Let's get this out of the way if you didn't know it already: the Academy Awards are a popularity contest, just like any election. If you're nominated in a category, it's likely because millions of dollars were spent getting the word out. There are exceptions, of course, but just like with politics, it's not necessarily the best candidate, but the best campaign that wins. With that said, the Academy has now done something that may be unprecedented: they've taken back a nomination.

Before we go further, if you haven't heard the song from the film Alone Yet Not Alone, here it is:

And here is the word from Indiewire:

On Tuesday night, the Academy’s Board of Governors voted to rescind the Original Song nomination for “Alone Yet Not Alone,” music by Bruce Broughton and lyric by Dennis Spiegel. The decision was prompted by the discovery that Broughton, a former Governor and current Music Branch executive committee member, had emailed members of the branch to make them aware of his submission during the nominations voting period.

"No matter how well-intentioned the communication, using one’s position as a former governor and current executive committee member to personally promote one’s own Oscar submission creates the appearance of an unfair advantage,” said Cheryl Boone Isaacs, Academy President.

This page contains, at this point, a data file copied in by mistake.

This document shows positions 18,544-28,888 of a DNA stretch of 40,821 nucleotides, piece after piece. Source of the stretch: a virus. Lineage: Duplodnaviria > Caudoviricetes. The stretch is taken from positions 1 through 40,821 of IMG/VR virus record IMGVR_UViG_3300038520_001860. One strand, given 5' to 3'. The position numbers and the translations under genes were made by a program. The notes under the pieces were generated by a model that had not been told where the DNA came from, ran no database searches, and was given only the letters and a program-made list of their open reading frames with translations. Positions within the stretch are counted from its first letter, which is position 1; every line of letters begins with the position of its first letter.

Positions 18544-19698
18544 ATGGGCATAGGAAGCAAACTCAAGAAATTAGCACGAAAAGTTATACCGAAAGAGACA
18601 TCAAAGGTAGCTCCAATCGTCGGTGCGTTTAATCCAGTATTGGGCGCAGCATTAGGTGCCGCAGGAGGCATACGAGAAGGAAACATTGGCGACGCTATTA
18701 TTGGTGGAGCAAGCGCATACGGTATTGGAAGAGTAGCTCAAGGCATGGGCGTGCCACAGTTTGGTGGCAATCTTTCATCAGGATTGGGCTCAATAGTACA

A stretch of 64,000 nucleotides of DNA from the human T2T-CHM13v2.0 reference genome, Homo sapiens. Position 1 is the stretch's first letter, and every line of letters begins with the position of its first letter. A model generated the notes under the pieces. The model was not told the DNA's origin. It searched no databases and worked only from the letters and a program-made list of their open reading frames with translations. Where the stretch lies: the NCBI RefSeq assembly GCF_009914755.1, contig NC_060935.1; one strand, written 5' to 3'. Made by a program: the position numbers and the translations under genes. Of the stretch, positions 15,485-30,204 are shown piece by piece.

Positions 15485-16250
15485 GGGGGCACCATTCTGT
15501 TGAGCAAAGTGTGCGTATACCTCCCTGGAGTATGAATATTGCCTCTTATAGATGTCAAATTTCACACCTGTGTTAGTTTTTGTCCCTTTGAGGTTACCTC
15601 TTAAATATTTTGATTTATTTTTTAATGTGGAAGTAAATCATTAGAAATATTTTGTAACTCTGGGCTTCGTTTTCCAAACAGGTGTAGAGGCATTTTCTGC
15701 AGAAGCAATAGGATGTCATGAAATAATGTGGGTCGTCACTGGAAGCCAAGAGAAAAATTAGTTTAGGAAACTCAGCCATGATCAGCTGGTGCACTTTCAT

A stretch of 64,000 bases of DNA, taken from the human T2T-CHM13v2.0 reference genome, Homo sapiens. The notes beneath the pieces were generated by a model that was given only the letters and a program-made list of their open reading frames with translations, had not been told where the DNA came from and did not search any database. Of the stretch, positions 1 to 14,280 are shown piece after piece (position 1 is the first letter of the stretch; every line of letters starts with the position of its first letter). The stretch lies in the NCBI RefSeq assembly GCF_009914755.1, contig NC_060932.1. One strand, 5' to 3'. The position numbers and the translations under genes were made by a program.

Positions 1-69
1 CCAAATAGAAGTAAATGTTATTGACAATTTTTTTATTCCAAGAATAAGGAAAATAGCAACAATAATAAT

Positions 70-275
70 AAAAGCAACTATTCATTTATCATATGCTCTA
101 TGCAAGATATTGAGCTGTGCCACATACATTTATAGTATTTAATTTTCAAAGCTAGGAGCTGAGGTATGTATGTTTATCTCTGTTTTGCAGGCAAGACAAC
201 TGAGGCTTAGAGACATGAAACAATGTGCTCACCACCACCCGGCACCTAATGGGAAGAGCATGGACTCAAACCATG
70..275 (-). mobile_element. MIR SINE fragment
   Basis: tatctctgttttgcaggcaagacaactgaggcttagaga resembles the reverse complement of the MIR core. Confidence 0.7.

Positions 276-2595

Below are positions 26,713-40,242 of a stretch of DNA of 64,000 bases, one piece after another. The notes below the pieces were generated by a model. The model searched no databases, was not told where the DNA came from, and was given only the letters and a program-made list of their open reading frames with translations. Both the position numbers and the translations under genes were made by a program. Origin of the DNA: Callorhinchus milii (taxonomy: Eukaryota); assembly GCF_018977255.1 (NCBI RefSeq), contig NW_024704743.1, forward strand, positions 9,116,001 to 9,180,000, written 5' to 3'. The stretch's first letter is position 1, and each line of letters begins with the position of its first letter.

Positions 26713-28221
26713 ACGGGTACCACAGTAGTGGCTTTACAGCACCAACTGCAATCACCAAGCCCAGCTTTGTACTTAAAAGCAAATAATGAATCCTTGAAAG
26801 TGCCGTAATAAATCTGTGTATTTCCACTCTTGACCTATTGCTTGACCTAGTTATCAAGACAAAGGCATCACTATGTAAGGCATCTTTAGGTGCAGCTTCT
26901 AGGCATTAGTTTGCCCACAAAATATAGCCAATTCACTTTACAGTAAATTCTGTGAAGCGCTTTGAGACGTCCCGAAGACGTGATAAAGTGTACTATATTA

If you're interested in how it got nominated in the first place:

During the nominations process, all 240 voting members of the Music Branch received a Reminder List of works submitted in the Original Song category and a DVD copy of the song clips with film and song title only (additional information including composer and lyricist is not provided).  Members were asked to watch the clips and then vote in the order of their preference for not more than five nominees in the category. A maximum of two songs may be nominated from any one film.

The Academy is trying to save face for a nomination that has received a lot of negative attention. They've got some cryptic wording about the decision and what constitutes improper behavior when promoting a film, but if we're being honest about what happens in Hollywood, there is no doubt that campaigns have done more things to actually gain an "unfair advantage."

Regardless of the artistic merit of Alone Yet Not Alone, the film wasn't seen by anyone when it arrived in theaters for a few weeks, received no mention in major media outlets, and didn't win any other awards. If the Oscars are supposed to be the best of the best in Hollywood, a film coming from nowhere with a relatively small budget of $7 million and no critical praise getting an Academy Award nomination is bizarre at best. I think it's equally bizarre that they would then take back that nomination, and will not have any more nominees in the category. At this point I'm sure the Academy just wants the whole thing to be forgotten like a bad dream.

So what's the lesson in all of this? We shouldn't take these awards -- or any others for that matter -- too seriously (unless we're running an Oscar campaign, of course).


[via Indiewire]